say about macadamia nuts in Health Revelations, way back

in November 1996: “I’ve always looked for a food that could

serve as a meal in itself—nutritionally complete and safe as

a snack. All you need to do is keep a jar of macadamia nuts

handy. I snack on them whenever a meal is late ... I simply

will not board an airplane without them.”

Now I wouldn’t go so far as to say that macadamia nuts are

“the” perfect food, but they sure are a good one. The oil in

macadamia nuts is more than 80 percent monounsaturated,

higher than any other nut oil, even olive oil (about 75 percent

monounsaturated). Monounsaturated fat is the main fat in the

Mediterranean diet, which has been shown in virtually every

research study to be associated with lower levels of heart disease

and cancer, not to mention longer life spans. In the famous Lyon

Diet Heart Study, those following a Mediterranean diet, with its

high intake of monounsaturated fat, experienced three times

the reduction in risk for heart disease than what is achieved

by statin drugs, and they had a 45 percent lower overall risk of

death. There’s not much question that monounsaturated fat—

like the kind found in macadamia nuts—is awfully good for you.

These nuts also contain

calcium, phosphorus, and

magnesium (for strong bones

and teeth), heart-healthy potassium,

a couple of grams of fiber per ounce, and

a small amount of selenium, a trace mineral

with significant anticancer properties. Plus

they contain phytosterols, including beta-sitosterol, which has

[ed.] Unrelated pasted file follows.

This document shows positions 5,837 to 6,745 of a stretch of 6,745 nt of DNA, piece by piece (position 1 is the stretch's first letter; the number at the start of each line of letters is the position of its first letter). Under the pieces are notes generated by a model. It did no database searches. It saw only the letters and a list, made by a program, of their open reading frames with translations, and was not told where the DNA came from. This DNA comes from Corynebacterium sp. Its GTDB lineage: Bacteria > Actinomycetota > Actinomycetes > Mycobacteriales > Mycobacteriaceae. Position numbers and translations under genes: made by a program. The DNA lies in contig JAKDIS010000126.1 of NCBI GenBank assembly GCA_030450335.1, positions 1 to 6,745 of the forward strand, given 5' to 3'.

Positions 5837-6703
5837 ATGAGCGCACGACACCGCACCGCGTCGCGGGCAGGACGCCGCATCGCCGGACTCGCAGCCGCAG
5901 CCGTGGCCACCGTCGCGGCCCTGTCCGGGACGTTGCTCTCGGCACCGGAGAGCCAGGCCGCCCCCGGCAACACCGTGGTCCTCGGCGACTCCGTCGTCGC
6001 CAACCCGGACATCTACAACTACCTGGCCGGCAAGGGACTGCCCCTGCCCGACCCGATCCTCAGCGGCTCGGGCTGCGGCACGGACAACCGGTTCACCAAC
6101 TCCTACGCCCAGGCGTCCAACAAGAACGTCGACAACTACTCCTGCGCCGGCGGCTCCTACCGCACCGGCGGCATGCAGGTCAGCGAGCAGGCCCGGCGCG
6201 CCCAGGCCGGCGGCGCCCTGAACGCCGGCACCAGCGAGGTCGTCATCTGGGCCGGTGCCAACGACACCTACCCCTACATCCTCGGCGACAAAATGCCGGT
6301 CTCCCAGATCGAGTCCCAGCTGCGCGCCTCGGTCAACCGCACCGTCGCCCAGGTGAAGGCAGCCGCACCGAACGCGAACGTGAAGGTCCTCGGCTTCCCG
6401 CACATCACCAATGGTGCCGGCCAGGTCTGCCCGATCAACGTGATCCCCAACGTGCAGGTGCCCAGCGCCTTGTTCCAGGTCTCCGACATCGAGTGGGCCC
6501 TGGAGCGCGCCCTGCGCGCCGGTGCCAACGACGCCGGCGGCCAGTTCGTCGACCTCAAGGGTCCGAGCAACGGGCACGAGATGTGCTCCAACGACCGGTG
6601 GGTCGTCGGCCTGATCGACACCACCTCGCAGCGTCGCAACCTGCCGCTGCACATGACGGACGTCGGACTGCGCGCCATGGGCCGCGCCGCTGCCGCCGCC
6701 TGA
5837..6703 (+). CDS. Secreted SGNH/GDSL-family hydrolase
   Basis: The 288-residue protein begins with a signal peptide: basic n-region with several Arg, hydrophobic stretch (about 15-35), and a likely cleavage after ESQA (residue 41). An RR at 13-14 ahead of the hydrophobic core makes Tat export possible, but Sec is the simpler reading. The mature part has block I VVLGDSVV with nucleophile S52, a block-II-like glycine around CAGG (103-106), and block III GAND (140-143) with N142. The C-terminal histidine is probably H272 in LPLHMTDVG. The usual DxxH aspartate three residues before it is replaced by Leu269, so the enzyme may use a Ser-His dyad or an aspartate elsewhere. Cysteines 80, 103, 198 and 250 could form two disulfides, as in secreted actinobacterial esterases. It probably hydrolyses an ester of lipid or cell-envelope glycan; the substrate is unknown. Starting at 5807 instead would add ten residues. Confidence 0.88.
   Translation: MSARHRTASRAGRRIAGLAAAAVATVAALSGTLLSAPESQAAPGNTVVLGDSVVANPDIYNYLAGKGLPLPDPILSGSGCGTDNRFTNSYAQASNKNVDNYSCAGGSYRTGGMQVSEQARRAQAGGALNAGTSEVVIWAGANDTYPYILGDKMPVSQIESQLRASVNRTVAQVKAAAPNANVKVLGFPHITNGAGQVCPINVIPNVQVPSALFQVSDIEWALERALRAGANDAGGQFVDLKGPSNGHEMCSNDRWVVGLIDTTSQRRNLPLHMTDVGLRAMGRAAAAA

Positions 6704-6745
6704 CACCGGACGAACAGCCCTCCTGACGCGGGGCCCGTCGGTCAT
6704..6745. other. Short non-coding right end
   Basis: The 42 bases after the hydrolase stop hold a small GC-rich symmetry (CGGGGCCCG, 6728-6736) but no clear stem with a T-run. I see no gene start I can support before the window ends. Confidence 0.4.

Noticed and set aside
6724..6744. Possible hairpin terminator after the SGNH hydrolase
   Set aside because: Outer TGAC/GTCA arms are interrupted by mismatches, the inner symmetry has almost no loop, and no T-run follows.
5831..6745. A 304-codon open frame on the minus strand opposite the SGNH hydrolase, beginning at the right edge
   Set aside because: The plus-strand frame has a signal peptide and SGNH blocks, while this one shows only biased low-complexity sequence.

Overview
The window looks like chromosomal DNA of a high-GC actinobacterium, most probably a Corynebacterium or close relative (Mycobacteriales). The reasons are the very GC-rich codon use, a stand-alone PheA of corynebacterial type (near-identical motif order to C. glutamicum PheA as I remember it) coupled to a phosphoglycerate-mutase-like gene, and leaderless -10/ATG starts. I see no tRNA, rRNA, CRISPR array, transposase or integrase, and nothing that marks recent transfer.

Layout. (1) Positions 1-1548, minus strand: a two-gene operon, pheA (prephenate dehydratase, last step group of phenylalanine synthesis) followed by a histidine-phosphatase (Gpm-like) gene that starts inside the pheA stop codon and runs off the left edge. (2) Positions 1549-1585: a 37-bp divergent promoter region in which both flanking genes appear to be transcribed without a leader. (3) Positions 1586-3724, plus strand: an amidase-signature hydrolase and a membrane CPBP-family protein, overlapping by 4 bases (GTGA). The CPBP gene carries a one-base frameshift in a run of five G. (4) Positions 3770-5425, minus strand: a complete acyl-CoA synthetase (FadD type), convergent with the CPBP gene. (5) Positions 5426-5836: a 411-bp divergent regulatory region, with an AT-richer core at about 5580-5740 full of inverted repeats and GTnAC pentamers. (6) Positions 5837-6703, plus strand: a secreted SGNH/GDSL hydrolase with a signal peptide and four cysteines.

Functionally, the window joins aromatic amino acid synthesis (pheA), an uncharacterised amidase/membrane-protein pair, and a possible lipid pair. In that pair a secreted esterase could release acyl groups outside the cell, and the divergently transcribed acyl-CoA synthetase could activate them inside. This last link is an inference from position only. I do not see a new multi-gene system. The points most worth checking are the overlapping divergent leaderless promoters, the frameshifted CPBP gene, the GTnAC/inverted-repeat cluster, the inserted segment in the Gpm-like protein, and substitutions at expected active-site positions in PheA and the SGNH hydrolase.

been shown to help lower bad cholesterol and to promote

prostate health, possibly by its anti-inflammatory activity.

Macadamia nuts are very high in calories—about 204 per

ounce—so if you’re trying to lose weight, don’t go munching

them right out of the jar. Instead, substitute an ounce of the

nuts two or three times a week for an equivalent number of

calories from other sources.

My family’s favorite nut mix is cashews and macadamias

with a few Brazil nuts or almonds thrown in just for good

measure. We always keep a jar with that exact homemade mix

available for (limited!) snacking.

JULY 2020 • 39


ASK THE NUTRITIONIST *

QDo you have a favorite

meal that you rely on—

something that is quick to

fix, requires little effort, is

healthy, and tastes good?

Particularly during the hot summer

season, my go-to meal is, without a

doubt, a main-course salad. It’s so simple

to fix that I encourage you to make it

your staple meal too.

I’m not talking about a boring bowl

of iceberg lettuce with dressing poured

on it. Instead, you can quickly combine